Amtrak Vermonter derailment injures 7 - WCAX.COM Local Vermont News, Weather and Sports-

Amtrak Vermonter derailment injures 7

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Courtesy: Brian Bell Courtesy: Brian Bell

The Amtrak Vermonter derailed Monday morning in Northfield, plunging a train engine and passenger car into a brook, and leaving all 102 people on board the five-car train shaken. Despite the mess on the tracks, no one was killed.

The Monday morning train crash will now cause headaches for travelers Tuesday.

One person remains in the hospital after the crash. Amtrak says it is a member of the train's crew whose injuries are described as non-life threatening.

The Vermont Agency of Transportation will close Route 12A in Northfield near Bull Run Road Tuesday morning. Then, they'll bring in heavy equipment like cranes needed to remove five damaged rail cars and a locomotive from the scene.

Loaded with 98 passengers and four crew, Amtrak's Vermonter train made an unscheduled stop Monday, derailing in Northfield.
The crash sent seven people to the hospital, one by helicopter.

"My heart goes out to the passengers and the crew who went through this traumatic experience, and we're very lucky there was no loss of life," said Gov. Peter Shumlin, at an afternoon news conference at Norwich University.

Investigators say the train smashed into six pieces of ledge, which fell onto the tracks sometime after a freight train traveled the same stretch late Sunday night. The engine and a passenger car landed in a creek bed, three more cars stayed upright after leaving the tracks.

The train, known as the Vermonter, travels at nearly 60 mph through the area typically; it's unclear if the engineer hit the brakes before hitting the fallen ledge around 10:30 a.m.

"Next thing we knew, we kind of swerved to the left, and then swerved to the right and we were all going, 'uh oh,'" said Rita Kimble, a passenger from California.

The remote location forced responders to pull out the injured on ATV. Staffers at Northfield Country Club provided direction.

"We just put them all on golf carts and led them up to the tracks to the opening for the best place to get in," said the club's Ryan McDonald.

The club also served as a landing pad for a medical airlift. Those who could walk away from the wreckage took buses to a temporary shelter at Norwich University before finishing their trip on charter busses.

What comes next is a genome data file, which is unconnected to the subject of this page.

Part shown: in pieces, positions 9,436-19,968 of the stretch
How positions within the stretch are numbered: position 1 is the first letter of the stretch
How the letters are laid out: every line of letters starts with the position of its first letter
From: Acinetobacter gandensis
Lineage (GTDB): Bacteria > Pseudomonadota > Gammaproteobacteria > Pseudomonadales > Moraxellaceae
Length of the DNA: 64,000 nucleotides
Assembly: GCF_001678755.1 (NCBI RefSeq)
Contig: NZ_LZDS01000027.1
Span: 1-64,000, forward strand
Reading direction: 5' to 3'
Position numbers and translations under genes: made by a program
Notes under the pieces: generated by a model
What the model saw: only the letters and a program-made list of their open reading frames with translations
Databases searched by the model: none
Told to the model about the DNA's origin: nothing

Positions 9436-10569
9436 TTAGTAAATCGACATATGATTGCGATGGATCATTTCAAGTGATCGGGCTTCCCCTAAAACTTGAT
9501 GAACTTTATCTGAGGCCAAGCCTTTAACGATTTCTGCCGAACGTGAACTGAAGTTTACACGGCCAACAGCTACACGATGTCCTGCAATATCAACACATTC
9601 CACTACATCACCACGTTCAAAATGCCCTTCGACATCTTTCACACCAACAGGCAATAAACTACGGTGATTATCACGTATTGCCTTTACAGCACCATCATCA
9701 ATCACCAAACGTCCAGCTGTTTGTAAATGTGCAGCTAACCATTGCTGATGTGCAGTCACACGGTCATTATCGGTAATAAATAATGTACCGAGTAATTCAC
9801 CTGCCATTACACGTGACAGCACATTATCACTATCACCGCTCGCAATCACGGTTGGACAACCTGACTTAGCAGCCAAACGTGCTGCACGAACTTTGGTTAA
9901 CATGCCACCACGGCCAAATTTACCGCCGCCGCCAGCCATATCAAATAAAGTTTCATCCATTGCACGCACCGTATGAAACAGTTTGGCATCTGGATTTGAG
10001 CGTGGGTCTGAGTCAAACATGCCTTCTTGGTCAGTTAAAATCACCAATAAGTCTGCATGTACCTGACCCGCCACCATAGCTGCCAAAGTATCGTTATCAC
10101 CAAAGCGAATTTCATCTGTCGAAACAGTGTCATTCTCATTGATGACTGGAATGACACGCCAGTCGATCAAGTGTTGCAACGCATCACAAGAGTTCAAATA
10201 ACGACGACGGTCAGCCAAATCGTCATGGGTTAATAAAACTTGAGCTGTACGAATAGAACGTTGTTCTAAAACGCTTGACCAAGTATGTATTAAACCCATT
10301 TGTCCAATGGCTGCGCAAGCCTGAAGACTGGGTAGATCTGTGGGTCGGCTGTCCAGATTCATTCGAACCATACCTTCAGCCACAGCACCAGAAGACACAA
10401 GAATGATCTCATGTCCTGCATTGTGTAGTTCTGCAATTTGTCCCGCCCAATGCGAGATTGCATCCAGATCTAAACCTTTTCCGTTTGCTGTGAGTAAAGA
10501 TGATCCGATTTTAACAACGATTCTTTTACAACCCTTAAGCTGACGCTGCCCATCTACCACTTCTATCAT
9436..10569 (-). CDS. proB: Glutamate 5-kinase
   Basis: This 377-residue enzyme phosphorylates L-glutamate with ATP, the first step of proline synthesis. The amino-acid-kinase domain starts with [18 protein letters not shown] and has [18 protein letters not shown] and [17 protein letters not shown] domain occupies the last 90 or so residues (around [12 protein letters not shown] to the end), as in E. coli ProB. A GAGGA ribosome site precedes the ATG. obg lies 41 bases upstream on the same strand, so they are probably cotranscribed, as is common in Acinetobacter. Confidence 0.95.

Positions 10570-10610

The governor says the accident should not dissuade the public from getting on a train once the line reopens.

"When we have a transportation crash we don't say let's stop driving cars, we say how do we make them safer," Shumlin said.

And the governor says that's just what Vermont will do after the Vermonter's unprecedented crash.

Repairs on the line could take days, so Amtrak is modifying its Vermonter route. Train service will run from Springfield, Massachusetts, to Washington, D.C. -- and back -- with alternate transportation provided to and from Vermont.

The derailment led public safety officials to activate the State Emergency Operations Center in Waterbury to coordinate the response. That Included the state hazmat team, which responded to a diesel spill in the brook called Bull Run. State and local search and rescue teams swept the train to make sure all passengers were accounted for. Homeland Security was also called to assist in the investigation and response, and state police handled traffic control in the area.

As a result of this incident, Amtrak has made the following service modifications for Tuesday, Oct. 6, and Wednesday, Oct. 7:

Train 55 (St. Albans, Vt. - Washington, D.C.) will originate in Springfield, Massachusetts, for service to Washington, D.C., with alternate transportation provided for stops north of Springfield, Mass.

Train 56 (Washington, D.C. - St. Albans, Vt.) will terminate in Springfield, Massachusetts, with alternate transportation for stops north of Springfield.

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